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Agape Year: Pioneering a Way for Anglican Youth

The word “agape” is Greek for “selfless.” Led by Nate and Erika Twichell, co-directors, Agape Year is a nine-month fellowship for 18-20 year-olds who are seeking to increase their trust in God, and to show his extravagant, agape love to others both locally and globally in a “gap year.”

The ground breaking year, September 2017 through May 2018, saw two fellows, Caleb and Lucas, grow in their relationship with the Lord and in the Anglican community. Starting in the greater Pittsburgh, Pennsylvania area, their day-to-day service experience included partnerships with local ministries such as Church of the Ascension in Oakland, a neighborhood rich in cross-cultural opportunities through the university and health care systems, Shepherd’s Heart in downtown Pittsburgh, reaching out to the homeless and broken, Trinity School for Ministry in Ambridge, and the Young Anglican Project, partnering with The Rev. Canon Steven Tighe, the Provincial Canon for Youth Ministry. Showing God’s love globally, they partnered with St. Andrew’s Centre in Chiang Mai, Thailand through the Diocese of Singapore. Agape Year’s goal is for participants to see Jesus work in new and unexpected ways, whether in the face of a homeless man in Pittsburgh, in the life of a student in Chiang Mai, in worship with Bhutanese brothers and sisters, or in their own hearts.

In addition to ministry, Caleb and Lucas gained new and unique life experiences, they left home for the first time, navigated a new city by bus, and bought groceries in a foreign country. “Many of the service and ministry opportunities require the fellows to cross barriers of culture, language, and privilege. These young men broke new ground personally,” said Erika, recognizing how God worked in the young men, bringing about spiritual maturity. Caleb shared, “This gap year has challenged me in my faith. We studied scripture, did missional devotions, and grew together in Christ. I was glad to be a part of this launch year where I have drawn closer to Christ, and laid the groundwork for others.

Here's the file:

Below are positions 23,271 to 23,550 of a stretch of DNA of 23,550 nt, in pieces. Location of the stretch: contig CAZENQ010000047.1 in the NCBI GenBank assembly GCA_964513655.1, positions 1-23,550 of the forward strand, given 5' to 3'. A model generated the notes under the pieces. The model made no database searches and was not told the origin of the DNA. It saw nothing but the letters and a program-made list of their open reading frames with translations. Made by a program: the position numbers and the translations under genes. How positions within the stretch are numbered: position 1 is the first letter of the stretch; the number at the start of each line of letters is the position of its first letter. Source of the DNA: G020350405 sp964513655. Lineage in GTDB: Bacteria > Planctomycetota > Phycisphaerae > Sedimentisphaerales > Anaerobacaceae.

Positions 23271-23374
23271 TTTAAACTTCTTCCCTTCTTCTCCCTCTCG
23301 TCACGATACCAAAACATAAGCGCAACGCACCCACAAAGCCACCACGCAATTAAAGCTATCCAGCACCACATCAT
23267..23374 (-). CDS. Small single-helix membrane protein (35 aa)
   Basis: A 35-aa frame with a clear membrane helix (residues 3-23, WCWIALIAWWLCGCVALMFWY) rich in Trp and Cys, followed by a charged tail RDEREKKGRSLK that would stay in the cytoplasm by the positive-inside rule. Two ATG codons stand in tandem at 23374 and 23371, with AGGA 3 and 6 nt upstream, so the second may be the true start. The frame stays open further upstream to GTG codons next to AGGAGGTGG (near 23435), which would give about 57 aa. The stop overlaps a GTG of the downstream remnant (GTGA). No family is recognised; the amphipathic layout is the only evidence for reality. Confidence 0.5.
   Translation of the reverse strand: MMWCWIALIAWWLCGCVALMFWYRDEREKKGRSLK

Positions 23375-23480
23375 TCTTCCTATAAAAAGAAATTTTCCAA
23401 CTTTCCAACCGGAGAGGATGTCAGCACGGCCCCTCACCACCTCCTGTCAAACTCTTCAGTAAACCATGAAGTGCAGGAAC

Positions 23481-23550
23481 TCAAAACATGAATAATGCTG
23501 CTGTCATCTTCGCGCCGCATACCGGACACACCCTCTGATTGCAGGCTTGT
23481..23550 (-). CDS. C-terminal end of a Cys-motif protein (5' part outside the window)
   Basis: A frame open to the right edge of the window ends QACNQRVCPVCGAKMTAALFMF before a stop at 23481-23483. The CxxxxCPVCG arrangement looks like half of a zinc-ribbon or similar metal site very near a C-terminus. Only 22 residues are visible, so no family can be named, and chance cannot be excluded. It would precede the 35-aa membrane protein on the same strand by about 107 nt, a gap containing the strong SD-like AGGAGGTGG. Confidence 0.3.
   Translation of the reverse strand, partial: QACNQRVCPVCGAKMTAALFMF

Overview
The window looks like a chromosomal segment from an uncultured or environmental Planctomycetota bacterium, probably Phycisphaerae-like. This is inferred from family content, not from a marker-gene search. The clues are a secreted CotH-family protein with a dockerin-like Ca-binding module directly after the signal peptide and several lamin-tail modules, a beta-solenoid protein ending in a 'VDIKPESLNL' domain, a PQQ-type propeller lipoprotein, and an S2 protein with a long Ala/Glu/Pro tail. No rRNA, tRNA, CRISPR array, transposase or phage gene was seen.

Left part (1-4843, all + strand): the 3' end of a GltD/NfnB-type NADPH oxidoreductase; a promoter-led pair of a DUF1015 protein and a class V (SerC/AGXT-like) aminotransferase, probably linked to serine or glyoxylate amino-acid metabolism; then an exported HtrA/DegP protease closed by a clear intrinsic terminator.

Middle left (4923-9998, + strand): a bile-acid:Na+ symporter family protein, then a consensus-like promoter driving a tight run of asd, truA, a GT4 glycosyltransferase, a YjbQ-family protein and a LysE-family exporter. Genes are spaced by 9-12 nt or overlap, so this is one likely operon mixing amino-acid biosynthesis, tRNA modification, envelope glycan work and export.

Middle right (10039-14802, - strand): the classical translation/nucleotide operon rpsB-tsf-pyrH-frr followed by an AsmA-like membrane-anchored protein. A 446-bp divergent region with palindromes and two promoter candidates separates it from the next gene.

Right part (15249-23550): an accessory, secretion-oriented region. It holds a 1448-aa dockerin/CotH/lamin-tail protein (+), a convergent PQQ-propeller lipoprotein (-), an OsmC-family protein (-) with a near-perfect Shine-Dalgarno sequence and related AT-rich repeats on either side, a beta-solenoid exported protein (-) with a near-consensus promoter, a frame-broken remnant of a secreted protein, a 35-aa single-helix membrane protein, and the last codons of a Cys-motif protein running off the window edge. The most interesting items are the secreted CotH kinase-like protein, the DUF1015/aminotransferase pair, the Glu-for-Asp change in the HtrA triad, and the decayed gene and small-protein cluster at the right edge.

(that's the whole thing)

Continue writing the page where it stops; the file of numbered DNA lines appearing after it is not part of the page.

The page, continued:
Both the directors and participants have seen the agape love of Christ in new places. While enjoying a meal with a group of homeless men and women on the Northside of Pittsburgh, Angel joined their table. He mentioned he was new to Pittsburgh and was applying for a restaurant job, but was unsure how to get there. Caleb walked Angel to the interview to make sure he arrived safely, and sat with him while he completed his application, helping him with words he did not know. “I’ve seen the importance of listening, relating to people in their situation, and just showing Christ’s love to others wherever they are,” said Caleb.

Caleb and Lucas’ daily schedules were packed full. In Chiang Mai, they had four hours of Thai language training per week to help their ministry of teaching English as a Second Language. Lucas taught middle school students while Caleb taught high school students. Erika mentored them in planning lessons for the week. Lucas shared, “Teaching ESL was my favorite service experience. It was rewarding to teach others from a different background [a skill] that will help them further their education and career goals.”

As mentors, Nate and Erika have seen God work in their own lives. Nate shared, “It was encouraging to see these two grow and build relationships grounded in Christ. It has been a growing experience for us, too. Caleb and Lucas have taught us how much we can grow in the Lord ourselves.” Nate and Erika pray sharing this year’s experiences will encourage the Church. The fellows continue to visit Anglican congregations, sharing how God worked in and through them. “There are a number of statistics that show the failure of the Church to retain young people. But we are partnering with the Anglican Church to break stereotypes about the younger generation. Agape Year is built upon Christ’s call to come and see,” says Nate. The Program encourages 18-20 year-olds to come and see what the Church is doing locally and globally, and to understand what it means to be a part of the body of Christ.

“Our hope is for our Missional Fellows to know that no matter where they go, they will have a home in the local Church.” Nate and Erika pray that Anglican Churches will partner with them by sending youth participants and by considering supporting the Agape Year financially. They thank God for this first year and look forward to the years to come.

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Sarah Norris is the Writer and Communications Specialist for the Society of Anglican Missionaries and Senders (SAMS).


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